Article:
Monday, August 14, 2006

everyone wants my money


...which would make sense if I had any. As it is, I'm at the mercy of a generous spouse who makes me clean toilets in exchange for the time/space to create Frankenstein's artwork in the basement, so why come after me?

On Saturday at the art walk I was approached by a smarmy, deep-voiced guy handing out cards to all the artists who'd succumb to his siren call. I have always had a sixth sense about the wolf-in-sheep's-clothing type, which may be because I learned before I was out of diapers that what one is promised and what one actually gets have a nebuolus relationship at best. Take the guy who tried to sell me a vacuum cleaner when I was in my third or fourth year at university. I was living in a miniscule studio apartment, trying to make ends meet (and tuition) through student loans and a series of slave-wage jobs, but I agreed to have him demonstrate his Speed Queen because I actually needed the knife set. When he got to the point where he put a bag on his head, connected by a second hose to the Interior Sanitation System ("it's so much more than a vacuum cleaner!") so that he could dry his hair while vacuuming, I had to let him go before I burst a blood vessel. He even pulled the "you can take 10 years to pay it off and I have five kids at home to feed" routine. Seriously. It was an eye-opening (and highly entertaining) moment for me as to how far the exploited will go to exploit the exploitable. I have enough compassion that I felt sorry for him, but it was clear that the only thing on my menu was peanut butter sandwiches, so what was he thinking?

Which brings me to one of my biggest pet peeves: exploitation of the vulnerable. A former friend used to come over here and wax poetic about how he loved dogs and tell me the names he'd chosen for all the children he wanted to have, then kick the dog under the table and literally withold candy from the baby. It's salesmanship by bullies. Smarmy, deep-voiced guys showing up at art walks, telling desperate artists how gifted they are and how well he can market them without even mentioning the costs involved is like selling fear-mongering statistics and then bogus insurance policies to the elderly. You can sell rhinestone necklaces and call them diamonds to millionaires in Vegas every day and I'd call it a good day's work, but selling false hope or security to the vulnerable makes for seriously bad karma.

I was curious about what SDVG had to say, though, and actually wanted to know the price for digital scanning of images as that's useful to me, so I gave him my card and waited to see what would happen. Meantime, I looked at his website and discovered that he promises artists the moon and stars and says absolutely nothing about fees ~ or his commission. The website is cleverly dressed up to look like a gallery site, i.e. a place to sell art, not a place to exploit artists. He must have a huge amount of success selling his 'art services' (marketing, websites, printing services) to the vanity market (primarily retired folk trying to carve out a second career as artists ~ and since I was probably the third youngest person out of 18 artists on Saturday, he'd obviously lucked into his target market) because he didn't even bother to look at my website before ringing me up. He actually tried to sell his inflated web services to me before I told him that he might want to take a closer look at my card. You could almost hear the Homer Simpson moment when he called up my site on his computer. It may seem hard to fork over the standard 50% sales commission to reputable bricks-and-mortar galleries who, after all, take your work on a consignment basis, but they do all the marketing, post your work on their website, etc., at no charge. But to think there are artists out there who are vulnerable enough to pay serious cash up front for all of that with no actual physical display space, and have SDVGs take a cut, too, is just sad.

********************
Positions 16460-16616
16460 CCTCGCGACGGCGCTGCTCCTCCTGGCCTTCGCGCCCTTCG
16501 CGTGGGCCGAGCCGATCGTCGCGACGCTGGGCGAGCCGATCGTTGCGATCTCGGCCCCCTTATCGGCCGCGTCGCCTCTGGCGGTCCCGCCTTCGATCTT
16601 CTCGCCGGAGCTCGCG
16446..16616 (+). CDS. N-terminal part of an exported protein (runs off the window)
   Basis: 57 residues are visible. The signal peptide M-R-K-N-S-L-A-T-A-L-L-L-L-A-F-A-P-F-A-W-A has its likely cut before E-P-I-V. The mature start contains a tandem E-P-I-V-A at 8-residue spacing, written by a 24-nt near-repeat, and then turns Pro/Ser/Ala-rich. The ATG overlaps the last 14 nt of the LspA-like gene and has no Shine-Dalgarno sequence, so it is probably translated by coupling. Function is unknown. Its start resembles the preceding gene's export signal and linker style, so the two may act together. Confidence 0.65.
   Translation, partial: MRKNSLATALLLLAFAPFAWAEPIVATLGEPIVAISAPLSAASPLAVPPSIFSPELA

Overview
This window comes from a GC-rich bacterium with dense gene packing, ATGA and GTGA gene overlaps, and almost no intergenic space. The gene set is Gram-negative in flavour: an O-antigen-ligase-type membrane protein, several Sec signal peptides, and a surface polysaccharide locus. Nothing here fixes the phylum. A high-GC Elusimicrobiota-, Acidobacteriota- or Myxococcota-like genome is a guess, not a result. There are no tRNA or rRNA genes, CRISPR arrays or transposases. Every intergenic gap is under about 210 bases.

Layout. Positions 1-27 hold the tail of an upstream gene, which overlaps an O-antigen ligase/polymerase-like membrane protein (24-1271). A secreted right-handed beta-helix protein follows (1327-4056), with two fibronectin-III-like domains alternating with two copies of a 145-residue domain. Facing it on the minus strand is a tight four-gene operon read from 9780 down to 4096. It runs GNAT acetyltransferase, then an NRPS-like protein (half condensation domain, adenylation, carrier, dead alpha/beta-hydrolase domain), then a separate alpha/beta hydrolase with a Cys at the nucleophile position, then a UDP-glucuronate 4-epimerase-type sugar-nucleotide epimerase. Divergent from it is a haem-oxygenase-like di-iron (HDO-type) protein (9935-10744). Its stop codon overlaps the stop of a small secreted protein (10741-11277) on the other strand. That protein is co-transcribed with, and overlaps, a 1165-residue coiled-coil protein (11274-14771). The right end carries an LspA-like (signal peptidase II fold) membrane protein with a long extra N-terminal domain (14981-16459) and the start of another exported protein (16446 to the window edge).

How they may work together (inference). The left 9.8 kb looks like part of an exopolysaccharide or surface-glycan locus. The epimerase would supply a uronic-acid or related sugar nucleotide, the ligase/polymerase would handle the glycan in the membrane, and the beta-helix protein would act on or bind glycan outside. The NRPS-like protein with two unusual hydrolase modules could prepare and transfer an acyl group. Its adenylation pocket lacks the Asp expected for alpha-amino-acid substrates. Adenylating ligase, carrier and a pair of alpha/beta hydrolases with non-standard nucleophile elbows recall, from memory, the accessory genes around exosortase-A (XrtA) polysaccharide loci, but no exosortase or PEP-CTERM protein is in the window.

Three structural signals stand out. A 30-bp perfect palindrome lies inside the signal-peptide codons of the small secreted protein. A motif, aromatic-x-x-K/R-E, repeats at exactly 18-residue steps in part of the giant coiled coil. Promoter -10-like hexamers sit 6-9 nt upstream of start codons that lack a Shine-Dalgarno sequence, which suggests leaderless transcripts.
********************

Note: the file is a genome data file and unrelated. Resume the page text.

After that I got a call from the real estate agent who knows that we're looking to move. What he had for me was a newly-listed house that I already knew about, of the wrong size in the wrong neighbourhood for way too much money. Do I really look as blond as all that?

I think I'll leave that one 'til tomorrow, when the PMS has passed.

16 Comments:

Blogger susan said...

calm down dear. it will pass.
:-)
then you will get old like me and experience menopause. which let me tell you, like old age ain't for the faint of heart.
hugs,
susan

14/8/06 8:53 PM  
Blogger Sally said...

I really hope the karma thing gets people like that.

There are a few other people I'd like to see dealing with some karma, as well.

14/8/06 9:13 PM  
Blogger kyknoord said...

At least you got your Homer Simpson moment out of him. Was his name John D'oh! by any chance?